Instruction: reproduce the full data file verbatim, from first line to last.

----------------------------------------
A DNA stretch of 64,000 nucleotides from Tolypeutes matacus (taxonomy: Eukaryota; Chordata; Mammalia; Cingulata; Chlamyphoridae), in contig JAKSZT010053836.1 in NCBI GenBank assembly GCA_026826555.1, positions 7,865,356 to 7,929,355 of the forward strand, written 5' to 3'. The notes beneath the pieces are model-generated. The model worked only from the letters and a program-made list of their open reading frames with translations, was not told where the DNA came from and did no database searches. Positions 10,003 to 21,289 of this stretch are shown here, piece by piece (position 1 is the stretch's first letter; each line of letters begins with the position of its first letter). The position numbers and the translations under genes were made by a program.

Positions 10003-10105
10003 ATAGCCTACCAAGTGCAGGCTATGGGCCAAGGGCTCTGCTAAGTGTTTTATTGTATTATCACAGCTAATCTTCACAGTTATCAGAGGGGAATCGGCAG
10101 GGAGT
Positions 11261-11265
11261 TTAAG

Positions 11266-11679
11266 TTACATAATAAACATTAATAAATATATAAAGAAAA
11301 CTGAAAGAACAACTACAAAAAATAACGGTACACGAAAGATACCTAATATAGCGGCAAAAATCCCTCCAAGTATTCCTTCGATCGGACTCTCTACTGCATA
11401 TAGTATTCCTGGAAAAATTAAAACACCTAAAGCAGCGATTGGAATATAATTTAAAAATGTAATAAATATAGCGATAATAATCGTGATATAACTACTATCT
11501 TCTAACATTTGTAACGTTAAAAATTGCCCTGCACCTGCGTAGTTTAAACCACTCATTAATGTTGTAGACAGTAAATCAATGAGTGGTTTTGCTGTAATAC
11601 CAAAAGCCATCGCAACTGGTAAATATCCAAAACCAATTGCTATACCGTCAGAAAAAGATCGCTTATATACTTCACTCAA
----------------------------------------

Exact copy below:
A DNA stretch of 64,000 nucleotides from Tolypeutes matacus (taxonomy: Eukaryota; Chordata; Mammalia; Cingulata; Chlamyphoridae), in contig JAKSZT010053836.1 in NCBI GenBank assembly GCA_026826555.1, positions 7,865,356 to 7,929,355 of the forward strand, written 5' to 3'. The notes beneath the pieces are model-generated. The model worked only from the letters and a program-made list of their open reading frames with translations, was not told where the DNA came from and did no database searches. Positions 10,003 to 21,289 of this stretch are shown here, piece by piece (position 1 is the stretch's first letter; each line of letters begins with the position of its first letter). The position numbers and the translations under genes were made by a program.

Positions 10003-10105
10003 ATAGCCTACCAAGTGCAGGCTATGGGCCAAGGGCTCTGCTAAGTGTTTTATTGTATTATCACAGCTAATCTTCACAGTTATCAGAGGGGAATCGGCAG
10101 GGAGT
Positions 11261-11265
11261 TTAAG

Positions 11266-11679
11266 TTACATAATAAACATTAATAAATATATAAAGAAAA
11301 CTGAAAGAACAACTACAAAAAATAACGGTACACGAAAGATACCTAATATAGCGGCAAAAATCCCTCCAAGTATTCCTTCGATCGGACTCTCTACTGCATA
11401 TAGTATTCCTGGAAAAATTAAAACACCTAAAGCAGCGATTGGAATATAATTTAAAAATGTAATAAATATAGCGATAATAATCGTGATATAACTACTATCT
11501 TCTAACATTTGTAACGTTAAAAATTGCCCTGCACCTGCGTAGTTTAAACCACTCATTAATGTTGTAGACAGTAAATCAATGAGTGGTTTTGCTGTAATAC
11601 CAAAAGCCATCGCAACTGGTAAATATCCAAAACCAATTGCTATACCGTCAGAAAAAGATCGCTTATATACTTCACTCAA